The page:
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If the current rally is to continue, the leaders need need to hold on to their gains, Jim Cramer said on his "Mad Money" TV show Wednesday.
He examined the tech, oil and banking stocks, which fueled Tuesday's huge rally, to see how they fared in today's trading session. He came away with a mixed review.
Tech, Cramer said, followed through on Tuesday's gains, with both the Nasdaq and the SOX semiconductor index put posting gains again today.
Likewise, many tech bellwethers such as
Cramer said the oil patch was a severe disappointment. With the news that oil and gas inventories are still too high, and stocks like
and Cramer fav
, a stock which he owns for his charitable trust,
Action Alerts PLUS, both lower, this sectors is showing no signs of a rally.
The banks, however, were in rally mode, with
both lurching higher. He said there was even an upgrade of
What does the market need to continue this rally? Cramer said he'd like to see even more analyst upgrades, along with good news from the oils.
He also said he'd like to see weakness in the consumers stocks. That, he explained, would signal that investors are leaving the recession-resistant stocks for other sectors.
"It's not too late to buy on pullbacks," he said.
Cramer spoke with Sam Reed, CEO of private label food maker
, to find out if people really are choosing lesser expensive grocery products to save money.
Reed confirmed Cramer's thesis, saying in general, private label products are enjoying accelerated growth. He said the company's mix of soups, salad dressings and salsa is helping to propel Treehouse to the forefront of that growth.
When asked about input costs, Reed said Treehouse's input costs rose three times above last year's forecast, and the company wasn't able to offset those costs with price increases.
However, due to cutting other costs and improving efficiencies, the company is now over that hump. Reed said Treehouse will see the benefits of falling commodity prices in the second half of 2009.
Finally, when asked about acquisitions, Reed said Treehouse is ready to expand again in a large, strategic way. He said the company has a strong balance sheet and paid down more than $145 million in debt.
Cramer said it's clear Reed delivered on all his promises, but it appears the stock is still stalled. "That smells like opportunity to me," he concluded.
A Chipmaker Worth Owning
"At last there's something worth owning in semiconductors," Cramer told viewers.
, he said, is the perfect way to play the Chinese economic recovery and stimulus package.
Cramer said Taiwan Semi shocked everyone yesterday when it raised its guidance instead of cutting its forecast. The company, which makes chips for industry giants like
, said its seeing strong demand from China.
Cramer said the chip business is all about inventory levels. When inventories are high, prices fall, and when they're low, companies can charge more. Taiwan Semi's inventory bottomed in December, and currently demand is outstripping supply.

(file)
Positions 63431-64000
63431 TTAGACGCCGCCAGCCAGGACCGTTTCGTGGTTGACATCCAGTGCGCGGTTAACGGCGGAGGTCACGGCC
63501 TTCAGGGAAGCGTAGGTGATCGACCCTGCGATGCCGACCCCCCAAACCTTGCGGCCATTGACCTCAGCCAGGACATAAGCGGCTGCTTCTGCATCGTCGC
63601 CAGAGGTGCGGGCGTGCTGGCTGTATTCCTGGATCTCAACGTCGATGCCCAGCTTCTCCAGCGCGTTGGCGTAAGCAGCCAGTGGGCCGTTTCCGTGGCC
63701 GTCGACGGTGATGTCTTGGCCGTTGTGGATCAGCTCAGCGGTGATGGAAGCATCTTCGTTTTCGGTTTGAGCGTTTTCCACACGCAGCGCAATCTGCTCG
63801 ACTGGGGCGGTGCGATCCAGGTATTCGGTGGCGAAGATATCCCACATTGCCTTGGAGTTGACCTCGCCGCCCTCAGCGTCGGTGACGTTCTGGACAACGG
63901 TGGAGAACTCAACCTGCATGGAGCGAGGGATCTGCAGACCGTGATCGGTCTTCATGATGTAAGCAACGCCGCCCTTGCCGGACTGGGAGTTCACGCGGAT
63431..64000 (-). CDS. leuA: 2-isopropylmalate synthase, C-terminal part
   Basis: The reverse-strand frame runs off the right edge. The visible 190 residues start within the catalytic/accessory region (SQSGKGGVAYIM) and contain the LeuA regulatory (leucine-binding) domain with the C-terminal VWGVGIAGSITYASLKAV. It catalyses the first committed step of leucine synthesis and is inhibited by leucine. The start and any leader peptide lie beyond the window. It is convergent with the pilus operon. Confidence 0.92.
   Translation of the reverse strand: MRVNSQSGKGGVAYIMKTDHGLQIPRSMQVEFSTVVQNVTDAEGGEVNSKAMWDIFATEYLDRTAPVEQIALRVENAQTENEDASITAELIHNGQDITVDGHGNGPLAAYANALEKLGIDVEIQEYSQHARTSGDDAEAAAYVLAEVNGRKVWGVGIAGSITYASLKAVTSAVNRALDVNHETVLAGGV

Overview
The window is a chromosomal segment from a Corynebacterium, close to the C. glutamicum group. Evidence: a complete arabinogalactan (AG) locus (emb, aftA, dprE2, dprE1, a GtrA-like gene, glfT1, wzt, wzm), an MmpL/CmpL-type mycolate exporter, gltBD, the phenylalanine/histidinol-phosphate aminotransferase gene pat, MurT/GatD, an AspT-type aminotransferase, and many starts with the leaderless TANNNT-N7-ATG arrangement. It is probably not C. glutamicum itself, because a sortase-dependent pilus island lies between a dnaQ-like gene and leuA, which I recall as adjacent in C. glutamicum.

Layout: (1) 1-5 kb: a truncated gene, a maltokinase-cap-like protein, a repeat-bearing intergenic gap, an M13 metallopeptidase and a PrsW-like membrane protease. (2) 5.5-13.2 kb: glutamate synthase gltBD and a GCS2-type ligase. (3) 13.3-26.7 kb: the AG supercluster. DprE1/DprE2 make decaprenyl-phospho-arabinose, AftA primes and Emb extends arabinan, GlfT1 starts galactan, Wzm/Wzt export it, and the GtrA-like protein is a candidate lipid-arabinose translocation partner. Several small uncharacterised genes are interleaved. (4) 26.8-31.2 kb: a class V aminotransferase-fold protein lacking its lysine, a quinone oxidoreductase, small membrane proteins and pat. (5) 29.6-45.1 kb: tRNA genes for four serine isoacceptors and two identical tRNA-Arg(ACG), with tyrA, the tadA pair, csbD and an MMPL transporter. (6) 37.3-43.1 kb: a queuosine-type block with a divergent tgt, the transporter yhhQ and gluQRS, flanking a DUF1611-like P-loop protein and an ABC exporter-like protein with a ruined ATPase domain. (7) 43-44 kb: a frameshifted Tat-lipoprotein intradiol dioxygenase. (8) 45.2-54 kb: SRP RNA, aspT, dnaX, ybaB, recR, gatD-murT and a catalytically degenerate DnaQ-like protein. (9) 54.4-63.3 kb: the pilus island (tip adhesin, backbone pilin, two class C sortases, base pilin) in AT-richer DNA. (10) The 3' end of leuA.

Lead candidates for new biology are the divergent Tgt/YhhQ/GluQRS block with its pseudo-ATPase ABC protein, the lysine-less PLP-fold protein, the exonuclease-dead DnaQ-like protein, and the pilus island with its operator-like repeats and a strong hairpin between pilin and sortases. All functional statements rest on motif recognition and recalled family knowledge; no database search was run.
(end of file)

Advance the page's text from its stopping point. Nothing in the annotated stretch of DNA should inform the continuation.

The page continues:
Furthermore, competitors don't pose a sizable threat to the company because they appear to have thinned inventories too much.
On the heels of a big partnership deal with Intel, Cramer said Taiwan Semi may look expensive at 27 times earnings, but noted that P/E ratios are the wrong metric to use.
He said the company's price-to-book value is the ratio to use, and using that metric, Taiwan Semi still has room to run.
A Recipe for Disaster
In "Outrage of the Day" segment, Cramer took aim at the nation's current banking policies. He said while we might not know what will ultimately save the banks, we certainly know what will destroy them.
Cramer said if you wanted to destroy all the banks and create a total banking Armageddon, there are three things you would do. First, you'd keep the ban on the uptick rule, which would eliminate the fear in the markets and keep short sellers at bay.
Second, you'd keep the strict mark-to-market rules so the banks would be forced to liquidate assets rather than loan more money.
And third, you'd demonize all bankers, treating them all as crooks, driving the wedge of mistrust in even deeper.
These three things, Cramer said, are what you'd need to do to create a total collapse in banking. Ironically, he said, these are precisely the current rules of the day. and that needs to change. "If we don't change," said Cramer, "all of the major national and regional banks are going to fail."
Cramer was bullish on
He was bearish on
World Wrestling Entertainment
UIL Holdings Corp
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At the time of publication, Cramer was long ConocoPhillips.
Jim Cramer, host of the CNBC television program "Mad Money," is a Markets Commentator for TheStreet.com, Inc., and CNBC, and a director and co-founder of TheStreet.com. All opinions expressed by Mr. Cramer on "Mad Money" are his own and do not reflect the opinions of TheStreet.com or its affiliates, or CNBC, NBC UNIVERSAL or their parent company or affiliates. Mr. Cramer's opinions are based upon information he considers to be reliable, but neither TheStreet.com, nor CNBC, nor either of their affiliates and/or subsidiaries warrant its completeness or accuracy, and it should not be relied upon as such. Mr. Cramer's statements are based on his opinions at the time statements are made, and are subject to change without notice. No part of Mr. Cramer's compensation from CNBC or TheStreet.com is related to the specific opinions expressed by him on "Mad Money."
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